Is there anything strange, dear reader, about a member—a senator, no less—of the Minnesota Democratic–Farmer–Labor Party owning a multimillion-dollar apartment in “one of the Riverside Drive’s premier white glove cooperatives”? Perhaps. It all depends on your perspective, we suppose. New York, after all, manages to be among the most ostensibly left-leaning cities in the country and to be simultaneously the most unequal. Why choose between Marxism and opulent bacchanalia when you can have both?
Still, those of you who find such dissonances discomfiting may now rest a bit easier, the former Saturday Night Live star and US senator from Minnesota Al Franken and his wife Frances have just sold their four-bedroom at 90 Riverside Drive for $4.05 million, according to city records.
Stepping into the Frankens’ shoes are James Stone, a managing director at New Mountain Finance, and Lisa Kiell, international director at Jones Lang La Salle. To be sure, Mr. Stone and Ms. Kiell will provide fewer chuckles than Mr. Franken for the doormen in the building. But we have to believe they’ll also blend in better with the other owners. Their new place is a gracious 2,600 square feet, with hardwood floors, “miles of granite counter space” and the “sunny southern exposures of charming turn-of-the-century landmarked townhouses,” according to the listing held by Warburg’s Camille Duvall-Hero. That the quality of southern sun has changed with time—and that it falls in a special way upon brownstones—comes as news to the Observer, but we will take her word for it. Also perplexing? The apartment’s three dishwashers. But then, in Manhattan real estate, less is never more, even in the likely event that less makes a good deal more sense.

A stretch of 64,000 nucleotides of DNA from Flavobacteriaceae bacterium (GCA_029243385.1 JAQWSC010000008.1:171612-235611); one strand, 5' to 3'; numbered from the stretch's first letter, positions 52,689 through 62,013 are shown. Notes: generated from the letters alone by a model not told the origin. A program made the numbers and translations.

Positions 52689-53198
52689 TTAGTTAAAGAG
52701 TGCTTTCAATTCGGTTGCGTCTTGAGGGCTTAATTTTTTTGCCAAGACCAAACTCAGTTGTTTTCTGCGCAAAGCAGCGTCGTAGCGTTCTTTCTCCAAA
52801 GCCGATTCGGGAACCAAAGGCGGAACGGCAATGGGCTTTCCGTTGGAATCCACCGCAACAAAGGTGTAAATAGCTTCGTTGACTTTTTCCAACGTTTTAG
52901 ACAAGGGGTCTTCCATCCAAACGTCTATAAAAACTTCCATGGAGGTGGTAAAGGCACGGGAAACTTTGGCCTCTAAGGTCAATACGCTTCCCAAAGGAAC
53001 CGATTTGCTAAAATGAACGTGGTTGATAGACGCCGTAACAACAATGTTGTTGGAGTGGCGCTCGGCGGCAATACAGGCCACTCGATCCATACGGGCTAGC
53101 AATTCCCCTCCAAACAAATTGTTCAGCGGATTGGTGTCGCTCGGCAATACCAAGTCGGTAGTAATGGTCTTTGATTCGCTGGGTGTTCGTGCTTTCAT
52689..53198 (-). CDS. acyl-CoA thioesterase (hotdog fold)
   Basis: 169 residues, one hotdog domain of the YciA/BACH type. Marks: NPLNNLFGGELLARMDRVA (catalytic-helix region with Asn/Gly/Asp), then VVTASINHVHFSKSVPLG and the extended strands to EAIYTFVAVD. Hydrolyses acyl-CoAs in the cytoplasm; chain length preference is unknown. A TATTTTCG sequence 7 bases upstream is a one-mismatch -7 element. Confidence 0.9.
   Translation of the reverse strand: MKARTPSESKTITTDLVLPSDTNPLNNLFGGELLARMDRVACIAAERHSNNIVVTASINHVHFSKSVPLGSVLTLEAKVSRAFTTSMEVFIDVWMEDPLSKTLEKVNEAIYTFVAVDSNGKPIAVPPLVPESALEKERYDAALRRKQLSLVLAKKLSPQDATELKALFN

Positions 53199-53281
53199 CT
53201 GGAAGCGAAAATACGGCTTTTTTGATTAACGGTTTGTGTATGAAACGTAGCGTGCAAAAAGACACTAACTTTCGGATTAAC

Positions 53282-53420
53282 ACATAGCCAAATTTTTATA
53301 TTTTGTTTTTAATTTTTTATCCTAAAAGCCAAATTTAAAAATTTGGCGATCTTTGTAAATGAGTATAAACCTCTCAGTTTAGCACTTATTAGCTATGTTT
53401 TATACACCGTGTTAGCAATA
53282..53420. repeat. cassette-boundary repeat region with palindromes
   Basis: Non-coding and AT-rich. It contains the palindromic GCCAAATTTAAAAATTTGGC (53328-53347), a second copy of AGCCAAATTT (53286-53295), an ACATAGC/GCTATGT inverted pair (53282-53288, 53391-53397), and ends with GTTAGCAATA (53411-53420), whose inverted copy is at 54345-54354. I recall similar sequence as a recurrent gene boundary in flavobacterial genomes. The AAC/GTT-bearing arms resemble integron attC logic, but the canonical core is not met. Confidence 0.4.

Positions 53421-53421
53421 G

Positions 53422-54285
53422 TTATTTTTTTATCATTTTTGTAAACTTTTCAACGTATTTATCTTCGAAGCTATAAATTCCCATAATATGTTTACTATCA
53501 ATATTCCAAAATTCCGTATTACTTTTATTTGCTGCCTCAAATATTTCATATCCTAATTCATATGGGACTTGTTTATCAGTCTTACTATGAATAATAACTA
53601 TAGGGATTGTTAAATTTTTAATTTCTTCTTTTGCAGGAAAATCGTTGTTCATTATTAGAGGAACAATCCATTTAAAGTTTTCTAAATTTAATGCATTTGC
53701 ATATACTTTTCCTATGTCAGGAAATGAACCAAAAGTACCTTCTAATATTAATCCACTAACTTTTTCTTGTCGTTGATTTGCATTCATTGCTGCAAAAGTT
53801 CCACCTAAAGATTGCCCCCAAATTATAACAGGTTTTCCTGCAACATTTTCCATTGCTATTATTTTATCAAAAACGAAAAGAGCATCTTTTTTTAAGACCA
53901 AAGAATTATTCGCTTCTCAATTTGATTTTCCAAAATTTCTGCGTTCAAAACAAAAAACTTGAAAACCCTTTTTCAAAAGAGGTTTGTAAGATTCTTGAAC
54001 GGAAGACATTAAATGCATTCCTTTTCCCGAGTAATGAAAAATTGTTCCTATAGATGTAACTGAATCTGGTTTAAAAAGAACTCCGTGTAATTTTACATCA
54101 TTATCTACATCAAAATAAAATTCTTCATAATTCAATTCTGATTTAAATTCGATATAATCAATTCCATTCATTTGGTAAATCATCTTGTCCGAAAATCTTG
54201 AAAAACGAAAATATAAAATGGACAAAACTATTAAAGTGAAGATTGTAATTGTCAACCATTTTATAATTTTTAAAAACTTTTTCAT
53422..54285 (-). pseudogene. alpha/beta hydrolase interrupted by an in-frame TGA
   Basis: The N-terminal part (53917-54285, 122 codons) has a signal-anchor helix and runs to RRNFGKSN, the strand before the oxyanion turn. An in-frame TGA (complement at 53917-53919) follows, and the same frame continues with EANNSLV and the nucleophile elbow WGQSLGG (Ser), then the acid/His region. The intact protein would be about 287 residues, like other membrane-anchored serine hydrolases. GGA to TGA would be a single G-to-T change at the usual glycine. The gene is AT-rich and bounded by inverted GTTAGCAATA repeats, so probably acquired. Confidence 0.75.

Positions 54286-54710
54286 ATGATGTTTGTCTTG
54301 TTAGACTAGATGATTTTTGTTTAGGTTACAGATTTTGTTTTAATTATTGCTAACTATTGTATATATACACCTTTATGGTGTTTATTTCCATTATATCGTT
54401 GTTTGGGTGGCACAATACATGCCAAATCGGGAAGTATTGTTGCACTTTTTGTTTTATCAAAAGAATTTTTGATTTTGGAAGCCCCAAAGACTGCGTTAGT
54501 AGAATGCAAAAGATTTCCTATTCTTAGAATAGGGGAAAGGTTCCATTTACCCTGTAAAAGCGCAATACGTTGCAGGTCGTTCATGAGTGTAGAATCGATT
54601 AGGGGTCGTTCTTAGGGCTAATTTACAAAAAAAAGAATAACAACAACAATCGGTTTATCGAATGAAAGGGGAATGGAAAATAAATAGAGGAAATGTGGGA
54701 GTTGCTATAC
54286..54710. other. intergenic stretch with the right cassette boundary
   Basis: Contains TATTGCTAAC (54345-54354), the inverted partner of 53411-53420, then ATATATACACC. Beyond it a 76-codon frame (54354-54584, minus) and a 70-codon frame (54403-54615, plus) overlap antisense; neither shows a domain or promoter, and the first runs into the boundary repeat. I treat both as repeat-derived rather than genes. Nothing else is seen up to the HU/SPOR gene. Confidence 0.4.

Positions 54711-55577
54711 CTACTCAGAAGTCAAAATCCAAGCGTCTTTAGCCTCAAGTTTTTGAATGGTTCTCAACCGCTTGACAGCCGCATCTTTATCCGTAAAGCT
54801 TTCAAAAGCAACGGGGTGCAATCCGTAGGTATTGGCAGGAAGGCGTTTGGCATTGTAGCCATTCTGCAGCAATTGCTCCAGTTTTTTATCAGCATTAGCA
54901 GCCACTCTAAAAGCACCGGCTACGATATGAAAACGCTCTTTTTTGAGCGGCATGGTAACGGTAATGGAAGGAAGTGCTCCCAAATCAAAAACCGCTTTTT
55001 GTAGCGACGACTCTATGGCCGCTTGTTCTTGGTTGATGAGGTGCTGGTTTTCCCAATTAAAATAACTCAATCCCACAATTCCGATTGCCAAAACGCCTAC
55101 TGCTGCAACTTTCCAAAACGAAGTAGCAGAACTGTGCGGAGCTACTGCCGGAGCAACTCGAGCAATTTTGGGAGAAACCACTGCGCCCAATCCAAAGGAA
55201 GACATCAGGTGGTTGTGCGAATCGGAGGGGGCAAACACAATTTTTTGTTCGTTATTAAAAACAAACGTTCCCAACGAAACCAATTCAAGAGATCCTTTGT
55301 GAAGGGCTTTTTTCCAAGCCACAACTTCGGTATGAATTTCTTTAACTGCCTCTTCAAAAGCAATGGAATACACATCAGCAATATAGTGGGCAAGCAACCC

A vocal critic of Comcast’s takeover of Time Warner Cable, Mr. Franken thus finds himself somewhat at odds with another subject of our column this week, Comcast CFO Michael Angelakis, who recently picked up a place in Manhattan for $10.5 million. The good news in all of this, is that the two are now even less likely to bump into each other at cocktail parties.